Sucralose Not Effective for Weight Loss

Sucralose is a low calorie sweetener, which when interacting with L cells of the intestine, brings on the release of a hormone called Glucagon-like Peptide 1 (GLP-1), which helps to reduce blood sugar. This study was undertaken to see if there is a similar effect when sucralose is given by mouth to humans. Additionally, levels of insulin and appetite were also measured. Results showed that giving sucralose does not increase release of GLP-1 or insulin and does not decrease appetite.


It is known that the intestine releases hormones like GLP-1 and peptide YY (PYY). Studies have successfully shown that release of these hormones from the gut leads to an increase in the glucose regulating hormone, insulin and decreases appetite. “One proposed factor in the increasing prevalence of obesity and type 2 diabetes is an increased consumption of processed foods containing high levels of sucrose and fructose. To offset this, the food industry has attempted to replace sugars with artificial sweeteners,” state the reseachers. Sucralose is a commonly used artificial sweetener. This study was undertaken to see if sucralose aids in release of GLP-1 and PYY, and thereby helps people who are at a higher risk of obesity and type 2 diabetes.

•    The study included eight healthy young adults (aged 22 to 27 years). These people had a healthy body weight and were non-smokers. Each was tested with the same experiment.
•    Participants fasted overnight before the experiments. They were divided into four groups with group one having 50ml water, group two 50ml sucralose solution, group three 50ml maltodextrose (sugary drink) and group four a placebo. All groups had a repeat dose of what they originally consumed except group four who received sucralose solution a second time around.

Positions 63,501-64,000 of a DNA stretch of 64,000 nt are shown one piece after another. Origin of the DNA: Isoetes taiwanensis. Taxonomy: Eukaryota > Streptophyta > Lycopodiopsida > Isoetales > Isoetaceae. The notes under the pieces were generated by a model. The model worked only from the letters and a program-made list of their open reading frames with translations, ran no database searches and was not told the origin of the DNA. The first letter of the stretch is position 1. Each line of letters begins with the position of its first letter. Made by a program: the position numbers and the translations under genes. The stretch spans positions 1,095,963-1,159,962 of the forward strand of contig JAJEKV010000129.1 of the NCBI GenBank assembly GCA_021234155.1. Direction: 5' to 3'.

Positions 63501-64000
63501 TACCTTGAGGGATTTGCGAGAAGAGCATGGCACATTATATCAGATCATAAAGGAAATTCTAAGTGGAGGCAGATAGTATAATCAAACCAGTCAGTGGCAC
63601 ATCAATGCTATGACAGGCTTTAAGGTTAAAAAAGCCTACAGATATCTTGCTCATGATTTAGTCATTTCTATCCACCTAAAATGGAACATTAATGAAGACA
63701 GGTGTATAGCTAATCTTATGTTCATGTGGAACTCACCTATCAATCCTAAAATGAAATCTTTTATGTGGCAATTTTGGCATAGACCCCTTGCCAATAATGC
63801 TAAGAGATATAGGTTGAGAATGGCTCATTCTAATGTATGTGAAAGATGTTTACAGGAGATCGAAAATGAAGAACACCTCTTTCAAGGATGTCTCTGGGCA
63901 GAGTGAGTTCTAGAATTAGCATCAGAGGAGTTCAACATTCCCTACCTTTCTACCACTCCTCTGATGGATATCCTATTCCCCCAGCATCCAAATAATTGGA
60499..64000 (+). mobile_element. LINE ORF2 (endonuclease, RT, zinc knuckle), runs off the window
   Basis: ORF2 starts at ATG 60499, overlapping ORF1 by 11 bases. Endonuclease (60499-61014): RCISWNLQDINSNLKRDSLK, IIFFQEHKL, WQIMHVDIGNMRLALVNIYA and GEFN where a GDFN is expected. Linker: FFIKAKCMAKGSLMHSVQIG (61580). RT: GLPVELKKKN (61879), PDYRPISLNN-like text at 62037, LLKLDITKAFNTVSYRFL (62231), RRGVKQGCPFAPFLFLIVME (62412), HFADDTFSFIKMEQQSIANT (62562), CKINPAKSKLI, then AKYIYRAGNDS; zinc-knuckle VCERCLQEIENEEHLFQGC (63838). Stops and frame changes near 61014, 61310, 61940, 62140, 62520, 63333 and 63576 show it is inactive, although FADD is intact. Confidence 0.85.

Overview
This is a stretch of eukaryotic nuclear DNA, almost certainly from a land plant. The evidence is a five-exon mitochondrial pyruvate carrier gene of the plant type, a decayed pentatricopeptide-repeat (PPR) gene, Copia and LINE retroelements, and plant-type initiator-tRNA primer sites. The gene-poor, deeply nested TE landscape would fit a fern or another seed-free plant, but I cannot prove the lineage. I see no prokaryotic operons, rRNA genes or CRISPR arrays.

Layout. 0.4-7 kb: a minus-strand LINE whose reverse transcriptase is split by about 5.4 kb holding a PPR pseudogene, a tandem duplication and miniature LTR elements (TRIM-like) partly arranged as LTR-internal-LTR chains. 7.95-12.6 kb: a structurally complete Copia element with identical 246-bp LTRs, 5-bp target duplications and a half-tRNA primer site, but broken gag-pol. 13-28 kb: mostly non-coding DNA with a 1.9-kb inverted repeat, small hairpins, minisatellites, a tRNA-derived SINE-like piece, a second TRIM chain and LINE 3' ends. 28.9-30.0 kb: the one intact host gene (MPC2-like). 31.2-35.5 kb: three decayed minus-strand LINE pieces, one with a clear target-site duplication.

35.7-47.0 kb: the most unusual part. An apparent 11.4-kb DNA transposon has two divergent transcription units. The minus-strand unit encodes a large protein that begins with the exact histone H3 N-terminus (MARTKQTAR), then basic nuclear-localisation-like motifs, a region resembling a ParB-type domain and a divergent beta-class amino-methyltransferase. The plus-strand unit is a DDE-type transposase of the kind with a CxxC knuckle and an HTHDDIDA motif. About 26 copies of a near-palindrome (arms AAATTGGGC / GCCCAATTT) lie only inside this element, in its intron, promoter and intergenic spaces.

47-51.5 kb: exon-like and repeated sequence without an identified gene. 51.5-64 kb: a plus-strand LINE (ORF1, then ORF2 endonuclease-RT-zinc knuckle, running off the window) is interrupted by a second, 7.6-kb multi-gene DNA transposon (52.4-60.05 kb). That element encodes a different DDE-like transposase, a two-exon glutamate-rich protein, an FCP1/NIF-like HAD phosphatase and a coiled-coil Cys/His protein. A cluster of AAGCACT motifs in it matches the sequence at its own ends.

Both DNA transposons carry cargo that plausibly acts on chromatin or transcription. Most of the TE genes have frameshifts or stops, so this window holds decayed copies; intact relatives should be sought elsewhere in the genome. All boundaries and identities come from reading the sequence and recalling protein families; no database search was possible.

•    Blood tests to check levels of insulin and GLP-1 were performed before and after the test. Participants also rated their appetites.

•    Results showed that giving sucralose in normal dietary doses does not stimulate the release of gut hormones like GLP-1 and PYY.
•    Group four did not show any rise in insulin or GLP-1 levels.
•    Group three (on maltodextrin) had a significant rise in insulin and blood sugar when compared to group one on water.
•    All four groups had similar appetites.

The authors write that although studies in the laboratory and on mice have shown that ingestion of sucralose causes rise in GLP-1 and PYY, this study fails to replicate similar results in humans. They suggest that future studies could unravel the reasons for such differences. They also suggest comparing the effects of only maltodextrose with the effect of maltodextrose combined with sucralose to find out if sucralose with maltodextrose has an additive effect on release of GLP-1.

This study shows that oral ingestion of sucralose fails to enhance the release of GLP-1 and insulin or to reduce appetite. Additionally, oral stimulation with sucralose also showed no result on insulin, appetite or GLP-1. Since sucralose is commonly used as a sweetener for people who are at risk of gaining weight or developing diabetes, this result is significant. If, like in animal studies, sucralose would improve the release of these hormones and reduce appetite, it would be an added advantage for vulnerable people. As of now, this study has proved that sucralose in dietary doses is unhelpful in improving blood sugar parameters.

For More Information:
Effects of Oral Ingestion of Sucralose on Gut Hormone Response and Appetite in Healthy Normal-Weight Subjects
European Journal of Clinical Nutrition, January 2011
By H. E. Ford; V. Peters; Imperial College London, UK

*FYI Living Lab Reports Are Summaries of the Original Research.
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